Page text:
Battelle produces bio-oil from woodchips

Science and technology company Battelle has developed a mobile device that converts biomass materials, such as woodchips and agricultural waste, into bio-oil using catalytic pyrolysis.

This intermediate bio-oil can be upgraded via hydrotreatment into a gas/diesel blend or jet fuel. Testing of the bio-based fuel alternative produced by Battelle suggests it can be blended with existing petrol and can help fuel producers meet their renewable fuel requirements.

An alternative use of this bio-oil is its conversion to a bio-polyol that can be substituted in chemical manufacturing for polyols derived from petroleum.

Battelle is currently converting 1 tonne of pine chips, shavings and sawdust into around 130 gallons of wet bio-oil per day at its unit in Ohio, US and evaluations of this pilot-scale system are now underway. The system is the culmination of Battelle's second-stage development of the mobile pyrolysis technology.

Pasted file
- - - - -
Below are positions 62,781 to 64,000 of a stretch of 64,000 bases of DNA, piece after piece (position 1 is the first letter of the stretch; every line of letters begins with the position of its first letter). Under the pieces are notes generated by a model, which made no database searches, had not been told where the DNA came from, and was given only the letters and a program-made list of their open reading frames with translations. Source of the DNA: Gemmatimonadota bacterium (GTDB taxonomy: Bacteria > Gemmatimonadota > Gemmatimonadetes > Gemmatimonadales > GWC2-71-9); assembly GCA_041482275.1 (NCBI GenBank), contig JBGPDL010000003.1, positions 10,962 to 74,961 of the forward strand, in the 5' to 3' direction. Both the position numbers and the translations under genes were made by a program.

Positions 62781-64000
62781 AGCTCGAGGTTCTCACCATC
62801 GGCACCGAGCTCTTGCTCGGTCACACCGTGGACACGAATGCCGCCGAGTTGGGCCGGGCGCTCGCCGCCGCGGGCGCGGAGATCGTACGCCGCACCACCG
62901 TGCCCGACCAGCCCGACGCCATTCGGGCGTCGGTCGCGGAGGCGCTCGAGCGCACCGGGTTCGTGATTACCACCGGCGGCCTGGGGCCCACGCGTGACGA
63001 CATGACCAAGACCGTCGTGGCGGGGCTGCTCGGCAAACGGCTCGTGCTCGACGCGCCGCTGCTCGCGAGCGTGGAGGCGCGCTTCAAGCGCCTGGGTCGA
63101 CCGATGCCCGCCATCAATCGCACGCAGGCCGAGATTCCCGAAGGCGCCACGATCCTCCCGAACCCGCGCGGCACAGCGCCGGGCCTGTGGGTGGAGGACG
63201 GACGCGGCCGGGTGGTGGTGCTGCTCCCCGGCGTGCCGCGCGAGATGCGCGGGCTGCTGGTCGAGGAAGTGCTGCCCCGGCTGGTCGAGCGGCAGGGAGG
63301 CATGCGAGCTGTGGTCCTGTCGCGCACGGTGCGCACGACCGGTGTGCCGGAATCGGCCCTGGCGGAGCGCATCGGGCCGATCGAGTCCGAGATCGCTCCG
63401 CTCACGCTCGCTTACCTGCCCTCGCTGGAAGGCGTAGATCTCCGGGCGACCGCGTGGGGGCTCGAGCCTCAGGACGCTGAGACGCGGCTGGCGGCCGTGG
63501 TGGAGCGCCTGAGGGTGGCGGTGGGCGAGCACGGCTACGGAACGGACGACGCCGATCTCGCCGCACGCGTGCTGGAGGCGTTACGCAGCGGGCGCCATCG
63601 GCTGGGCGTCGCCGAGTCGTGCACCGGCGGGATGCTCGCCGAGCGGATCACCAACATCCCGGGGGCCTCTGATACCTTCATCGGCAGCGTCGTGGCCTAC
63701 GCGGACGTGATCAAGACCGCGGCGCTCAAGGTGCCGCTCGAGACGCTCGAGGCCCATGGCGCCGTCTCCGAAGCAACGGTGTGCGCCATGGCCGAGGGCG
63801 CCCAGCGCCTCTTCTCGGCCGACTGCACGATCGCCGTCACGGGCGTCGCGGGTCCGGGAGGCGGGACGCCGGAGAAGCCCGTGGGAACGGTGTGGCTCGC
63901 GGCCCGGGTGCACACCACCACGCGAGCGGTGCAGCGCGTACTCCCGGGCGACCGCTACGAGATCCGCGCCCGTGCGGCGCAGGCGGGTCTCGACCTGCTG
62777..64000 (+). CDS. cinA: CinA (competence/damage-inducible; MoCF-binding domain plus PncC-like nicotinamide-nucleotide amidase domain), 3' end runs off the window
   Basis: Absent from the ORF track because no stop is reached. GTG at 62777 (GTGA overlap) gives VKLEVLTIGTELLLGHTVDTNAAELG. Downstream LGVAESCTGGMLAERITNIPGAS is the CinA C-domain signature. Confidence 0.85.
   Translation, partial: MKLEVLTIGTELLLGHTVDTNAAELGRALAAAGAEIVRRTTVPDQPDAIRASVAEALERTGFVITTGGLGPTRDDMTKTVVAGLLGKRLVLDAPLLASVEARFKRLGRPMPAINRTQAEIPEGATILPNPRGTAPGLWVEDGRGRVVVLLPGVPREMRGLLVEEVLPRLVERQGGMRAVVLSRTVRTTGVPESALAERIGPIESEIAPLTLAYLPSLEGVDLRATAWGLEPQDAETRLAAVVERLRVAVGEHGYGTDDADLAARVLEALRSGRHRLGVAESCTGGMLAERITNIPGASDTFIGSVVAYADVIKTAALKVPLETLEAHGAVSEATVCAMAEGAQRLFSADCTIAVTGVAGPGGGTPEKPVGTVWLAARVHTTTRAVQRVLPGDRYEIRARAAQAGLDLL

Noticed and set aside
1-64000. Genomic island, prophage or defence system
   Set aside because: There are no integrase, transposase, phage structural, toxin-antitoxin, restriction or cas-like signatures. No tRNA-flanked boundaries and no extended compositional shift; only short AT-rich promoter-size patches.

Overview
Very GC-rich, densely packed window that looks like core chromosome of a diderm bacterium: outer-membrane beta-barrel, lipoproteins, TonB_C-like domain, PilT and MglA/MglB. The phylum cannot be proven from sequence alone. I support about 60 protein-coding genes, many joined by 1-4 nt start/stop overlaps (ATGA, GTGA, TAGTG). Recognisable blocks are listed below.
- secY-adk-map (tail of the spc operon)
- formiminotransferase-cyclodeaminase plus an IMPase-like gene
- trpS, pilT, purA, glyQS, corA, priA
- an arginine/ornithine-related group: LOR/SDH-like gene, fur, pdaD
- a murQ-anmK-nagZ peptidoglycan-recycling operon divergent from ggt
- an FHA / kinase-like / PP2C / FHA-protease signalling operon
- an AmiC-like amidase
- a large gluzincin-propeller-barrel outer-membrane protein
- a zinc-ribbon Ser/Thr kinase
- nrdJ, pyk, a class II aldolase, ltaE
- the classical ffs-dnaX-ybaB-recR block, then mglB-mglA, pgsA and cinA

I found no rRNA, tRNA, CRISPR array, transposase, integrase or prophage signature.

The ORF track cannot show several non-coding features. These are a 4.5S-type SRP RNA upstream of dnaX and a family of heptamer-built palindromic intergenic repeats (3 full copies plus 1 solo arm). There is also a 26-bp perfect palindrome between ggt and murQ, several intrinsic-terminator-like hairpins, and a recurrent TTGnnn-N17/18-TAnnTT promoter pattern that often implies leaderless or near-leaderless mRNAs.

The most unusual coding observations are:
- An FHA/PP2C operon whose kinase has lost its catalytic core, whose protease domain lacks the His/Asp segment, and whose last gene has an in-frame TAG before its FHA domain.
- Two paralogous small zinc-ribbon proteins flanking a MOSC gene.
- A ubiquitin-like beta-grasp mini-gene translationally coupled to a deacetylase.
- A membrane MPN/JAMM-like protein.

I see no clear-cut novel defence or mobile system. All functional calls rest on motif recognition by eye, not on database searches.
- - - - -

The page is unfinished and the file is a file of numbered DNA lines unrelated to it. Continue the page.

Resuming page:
In the first stage, which took place over the past four years, Battelle created a bench-scale machine that converted 50lbs a day of woody waste, demonstrating the concept. The next step will be to work with a strategic partner/investor to produce a tenth-scale demonstration unit.

Pine waste is mainly being used in the transportable pyrolysis unit, although the machine can be modified to use other types of unwanted agricultural field residue known as stranded biomass. This includes corn stover, switchgrass and miscanthus.

Additionally, all of the waste materials produced by the unit's process—liquid, solid and gas—have been taken into account. The liquid waste stream is water that can be safely recycled or disposed of, the solid char contains inorganics that can be used in fertilizers and the venting gas is monitored for safety.

'We've got it producing oil and have proven viable applications for it,' says Kathya Mahadevan, business line manager in Battelle's Energy and Environment at business. 'As we increase scale, we will be able to further refine efficiencies such as thermal consumption and yield.'

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